The girls and boys came in with no expectations or goals for their lives. With us, they came to believe they could be nurses, doctors, veterinarians, and more. I remember hearing teachers from their schools saying, “Why should we give them more content if they’re just going to become drug dealers,” or “Nothing good comes out of that neighborhood.”
PEÑAFLOR, Chile ꟷ I remember the first case that broke my heart. Working at a children’s club in the neighborhood, a group of three siblings arrived. At six years old, the youngest exhibited symptoms of withdrawal, inherited from his mother. We learned she often prostituted herself in front of the children for drugs.
Their alcoholic father exhibited moments of lucidity and, when we met him, he had entered rehabilitation. He remained sober for two years but relapsed and disappeared from the kids’ lives. With a life of constant instability, they fell under the care of their aunt, who also tended to their mother. I felt so sad watching what they went through.
At the club, the siblings competed, went to camps, and shared experiences with other children. They became very good at everything they did. Often, our entire team told them, “Look at what you are achieving! You can do it.” A beautiful, family-like dynamic grew between everyone. If something happened to one person, everyone rallied around to support them. It felt significant to watch these siblings get to be children.
An idea began to take shape for me in 2017, which resulted in the formation of the NGO Superación Infanto Juvenil (Youth Overcoming). It all began at the club. The boys and girls met every Saturday and came from different places all over Peñaflor. They gathered for activities, but our primary objective remained to bring them out of the context in which they lived. Above all, we offered tools to prevent drug use – a major issue in their neighborhoods.
We began to give out to personal care items and help them grow their self-esteem. The girls and boys came in with no expectations or goals for their lives. With us, they came to believe they could be nurses, doctors, veterinarians, and more. I remember hearing teachers from their schools saying, “Why should we give them more content if they’re just going to become drug dealers,” or “Nothing good comes out of that neighborhood.”
When I heard those words, I felt this sense of contradiction rise inside of me. On one hand, I always liked the topic of education. Yet, seeing this, I began to believe these kids held no blame for being born into their environments. Why limit them in terms of their dreams? Rather, I began to believe we needed to support them even more, so they could grow into better people and create better living conditions.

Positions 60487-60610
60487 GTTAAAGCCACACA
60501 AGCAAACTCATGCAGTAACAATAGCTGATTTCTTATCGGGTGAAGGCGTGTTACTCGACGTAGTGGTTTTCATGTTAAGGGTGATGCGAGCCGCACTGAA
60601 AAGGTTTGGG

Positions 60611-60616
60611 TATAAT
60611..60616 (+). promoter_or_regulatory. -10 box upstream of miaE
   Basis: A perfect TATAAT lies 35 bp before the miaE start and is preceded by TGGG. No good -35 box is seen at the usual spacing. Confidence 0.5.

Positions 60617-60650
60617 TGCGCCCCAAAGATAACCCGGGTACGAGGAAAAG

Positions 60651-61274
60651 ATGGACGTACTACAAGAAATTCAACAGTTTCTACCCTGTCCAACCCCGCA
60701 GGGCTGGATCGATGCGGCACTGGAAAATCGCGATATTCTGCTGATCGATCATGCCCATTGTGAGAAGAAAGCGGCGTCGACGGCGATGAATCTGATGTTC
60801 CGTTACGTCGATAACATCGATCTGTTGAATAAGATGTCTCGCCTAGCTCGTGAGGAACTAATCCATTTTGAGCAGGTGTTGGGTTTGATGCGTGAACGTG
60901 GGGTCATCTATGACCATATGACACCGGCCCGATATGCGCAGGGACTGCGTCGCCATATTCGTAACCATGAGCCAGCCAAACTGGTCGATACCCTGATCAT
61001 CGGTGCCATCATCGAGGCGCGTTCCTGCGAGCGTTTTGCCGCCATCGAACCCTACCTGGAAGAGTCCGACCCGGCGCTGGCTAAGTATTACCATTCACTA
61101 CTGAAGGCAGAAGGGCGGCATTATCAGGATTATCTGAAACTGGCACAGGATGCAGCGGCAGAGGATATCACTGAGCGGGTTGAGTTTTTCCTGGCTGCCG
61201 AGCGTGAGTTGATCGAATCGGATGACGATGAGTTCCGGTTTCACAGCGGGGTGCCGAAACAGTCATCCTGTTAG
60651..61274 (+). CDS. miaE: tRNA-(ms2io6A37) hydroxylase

At one point, I witnessed the children at the club go through discrimination and the thought of creating an NGO began to take shape in my mind. This particular club where I worked depended on a church to function, and the church rejected some of the children. These kids did not want to join another club and began to feel very conflicted. We also did not want them to leave, but eventually, they were forced to go.
The new club offered a very different reality with many children from higher socioeconomic statuses who did not have to work as hard for things. I fought until the very end, elevating the issue to the international level, but the response repeatedly came back negative. The children could not return to their original clubs and activities. Motivated by these experiences, I launched the NGO and attempted to bring them in, but the original organization said that taking the kids in violated internal rules. The children ultimately lost their space and I never heard from them again.
Nevertheless, I feel indebted to those children. They went through so many difficulties and I saw the beautiful support network that emerged around them. Through Superación Infanto-Juvenil, we continue that work. NGO’s often have a very narrow cause, but we remain ambitious, addressing many different issues in our NGO.
We educate, offer activities in vulnerable sectors, and vary those activities from artistic to recreational. We have even offered gender-based violence prevention workshops to a scout group. In the end, the children saw they were not alone and learned the importance of speaking rather than keeping quiet about what they go through. Today, generations are changing, and people are becoming more aware. Seeing young girls who have experienced violence become empowered and tell their story gives me immense hope.
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